Americans Doubt That the U.S. Effort in Iraq Is Improving

A fresh wave of public skepticism confronts the Bush administration on current issues ranging from the unrest in Iraq to the ports deal and privacy rights at home. And when it comes to the Hurricane Katrina response or prescription drug benefits -- don't ask.

On Iraq, President Bush's single biggest challenge, eight in 10 Americans see civil war as likely and a record 65 percent say the administration lacks a clear plan to resolve the conflict; assessments of U.S. progress have tanked in the face of the current violence.

Fifty-seven percent in this ABC News/Washington Post poll say the war wasay not worth fighting, and just half say the war has improved long-term U.S. security, its basic rationale. When a president's in tough straits, the economy usually is the prime cause; Bush's case instead looks more like Lyndon Johnson's -- an unpopular war.

Nor does the administration get a break at home. In the latest controversy, not only do 70 percent oppose the administration-approved Dubai Ports World deal, but 53 percent oppose it "strongly," a remarkable (and largely bipartisan) level of sentiment. On domestic security more broadly, while it received majority support for renewal of the Patriot Act and more narrow support for warrantless wiretaps, there's been a slight negative shift on whether the administration is doing enough to protect Americans' rights in the war on terrorism. Fifty-one percent think not; that's more than half, albeit barely, for the first time.

On social policy, the new Medicare prescription drug plan began with a razz: A record 58 percent disapprove of Bush's work on the issue. (Seniors don't like it better than anyone else does.) And more, 63 percent, disapprove of the way Bush handled the federal response to Hurricane Katrina, the subject of recent critical reports. His disapproval rating on Katrina is nine points higher now than it was two weeks after the storm itself. (The president visits New Orleans and the Gulf Coast on Wednesday.)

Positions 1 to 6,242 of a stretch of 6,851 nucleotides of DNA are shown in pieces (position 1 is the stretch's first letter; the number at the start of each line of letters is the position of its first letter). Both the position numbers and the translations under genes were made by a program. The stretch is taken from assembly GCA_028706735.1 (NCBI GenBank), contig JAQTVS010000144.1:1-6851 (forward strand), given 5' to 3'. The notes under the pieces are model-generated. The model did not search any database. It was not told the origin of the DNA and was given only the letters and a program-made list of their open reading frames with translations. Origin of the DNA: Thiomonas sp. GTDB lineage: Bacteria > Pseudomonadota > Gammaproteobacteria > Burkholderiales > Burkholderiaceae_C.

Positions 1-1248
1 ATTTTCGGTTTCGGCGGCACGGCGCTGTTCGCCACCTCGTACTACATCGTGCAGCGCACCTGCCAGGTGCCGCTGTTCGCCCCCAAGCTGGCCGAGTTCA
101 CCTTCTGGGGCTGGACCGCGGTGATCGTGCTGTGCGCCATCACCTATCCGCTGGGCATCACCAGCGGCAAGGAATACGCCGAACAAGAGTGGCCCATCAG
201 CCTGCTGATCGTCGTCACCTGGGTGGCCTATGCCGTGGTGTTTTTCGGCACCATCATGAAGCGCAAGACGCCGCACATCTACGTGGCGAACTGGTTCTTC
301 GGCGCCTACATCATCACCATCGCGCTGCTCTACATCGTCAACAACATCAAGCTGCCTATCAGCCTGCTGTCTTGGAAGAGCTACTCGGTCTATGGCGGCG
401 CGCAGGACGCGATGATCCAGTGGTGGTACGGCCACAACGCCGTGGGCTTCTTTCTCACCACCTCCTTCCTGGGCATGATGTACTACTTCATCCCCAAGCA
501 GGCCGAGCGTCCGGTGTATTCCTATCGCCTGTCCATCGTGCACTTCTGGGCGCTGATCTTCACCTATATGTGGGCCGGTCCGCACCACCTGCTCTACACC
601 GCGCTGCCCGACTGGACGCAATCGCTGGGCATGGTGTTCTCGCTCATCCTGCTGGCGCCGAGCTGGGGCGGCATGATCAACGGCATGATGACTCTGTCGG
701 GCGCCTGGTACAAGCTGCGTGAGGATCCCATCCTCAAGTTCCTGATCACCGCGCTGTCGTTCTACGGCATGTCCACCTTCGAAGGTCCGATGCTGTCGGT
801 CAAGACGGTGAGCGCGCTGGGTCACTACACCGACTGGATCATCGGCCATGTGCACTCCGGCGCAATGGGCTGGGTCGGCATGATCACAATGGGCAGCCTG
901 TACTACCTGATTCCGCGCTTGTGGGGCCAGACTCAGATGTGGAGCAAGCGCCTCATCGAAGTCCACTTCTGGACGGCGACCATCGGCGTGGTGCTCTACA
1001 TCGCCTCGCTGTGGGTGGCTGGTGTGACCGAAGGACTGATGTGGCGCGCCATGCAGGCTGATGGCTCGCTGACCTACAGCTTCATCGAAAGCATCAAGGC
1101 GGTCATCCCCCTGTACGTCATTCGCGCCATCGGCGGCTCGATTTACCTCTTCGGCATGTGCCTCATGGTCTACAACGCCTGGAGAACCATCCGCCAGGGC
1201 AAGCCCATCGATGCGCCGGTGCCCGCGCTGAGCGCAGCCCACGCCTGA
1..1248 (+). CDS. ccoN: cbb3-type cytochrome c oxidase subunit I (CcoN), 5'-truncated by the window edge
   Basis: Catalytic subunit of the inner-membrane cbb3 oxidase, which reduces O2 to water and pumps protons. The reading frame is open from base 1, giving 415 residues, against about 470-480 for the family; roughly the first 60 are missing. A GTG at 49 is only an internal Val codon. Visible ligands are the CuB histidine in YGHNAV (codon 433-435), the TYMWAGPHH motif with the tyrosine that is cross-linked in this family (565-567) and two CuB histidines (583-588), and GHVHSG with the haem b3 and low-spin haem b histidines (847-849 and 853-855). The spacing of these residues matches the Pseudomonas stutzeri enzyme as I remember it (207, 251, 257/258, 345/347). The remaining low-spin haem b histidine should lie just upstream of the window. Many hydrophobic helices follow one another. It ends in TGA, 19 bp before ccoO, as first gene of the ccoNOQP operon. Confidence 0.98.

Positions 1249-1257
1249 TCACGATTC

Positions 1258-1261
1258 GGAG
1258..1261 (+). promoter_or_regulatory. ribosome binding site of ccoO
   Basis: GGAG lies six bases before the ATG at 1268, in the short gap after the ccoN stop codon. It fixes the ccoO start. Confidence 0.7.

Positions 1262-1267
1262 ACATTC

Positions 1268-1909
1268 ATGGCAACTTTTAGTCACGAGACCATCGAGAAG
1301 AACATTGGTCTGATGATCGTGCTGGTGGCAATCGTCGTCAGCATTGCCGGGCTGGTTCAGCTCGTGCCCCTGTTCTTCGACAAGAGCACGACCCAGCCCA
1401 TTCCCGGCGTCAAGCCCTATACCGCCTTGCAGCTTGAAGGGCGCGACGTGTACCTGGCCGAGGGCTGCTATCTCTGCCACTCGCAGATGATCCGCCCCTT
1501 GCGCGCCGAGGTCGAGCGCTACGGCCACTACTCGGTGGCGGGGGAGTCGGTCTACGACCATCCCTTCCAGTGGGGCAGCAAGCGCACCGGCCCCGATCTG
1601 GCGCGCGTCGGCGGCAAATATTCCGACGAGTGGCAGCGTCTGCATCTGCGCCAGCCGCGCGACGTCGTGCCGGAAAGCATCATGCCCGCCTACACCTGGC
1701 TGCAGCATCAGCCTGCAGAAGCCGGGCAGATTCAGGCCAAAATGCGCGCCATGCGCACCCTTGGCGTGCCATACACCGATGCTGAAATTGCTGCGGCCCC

All told, majorities disapprove of Bush's work on seven out of eight issues tested in this poll, which also included health care, ethics, international affairs and the economy. The sole exception is the way he has handled terrorism, his core strength, on which 52 percent approve -- far below his career average on this issue, 67 percent.

Bush's overall job approval rating is steady but very near his career low: Forty-one percent approve, essentially the same as in January, and a scant two points above his low last fall. Fifty-eight percent disapprove, and the intensity of sentiment remains heavily against him: While 24 percent approve "strongly" of his overall job performance, nearly twice as many, 44 percent, strongly disapprove.

Bush's personal (rather than professional) rating, while slightly less negative, is running on a similar track. Fifty-four percent have an unfavorable impression of him, a new high in ABC/Post polls, compared with 46 percent who view him favorably. And again, while 28 percent have a strongly favorable opinion of the president, 42 percent have a strongly unfavorable one. (Bush's "strongly unfavorable" score is five points below Vice President Dick Cheney's, despite the negative publicity surrounding Cheney's accidental shooting of a fellow hunter.)

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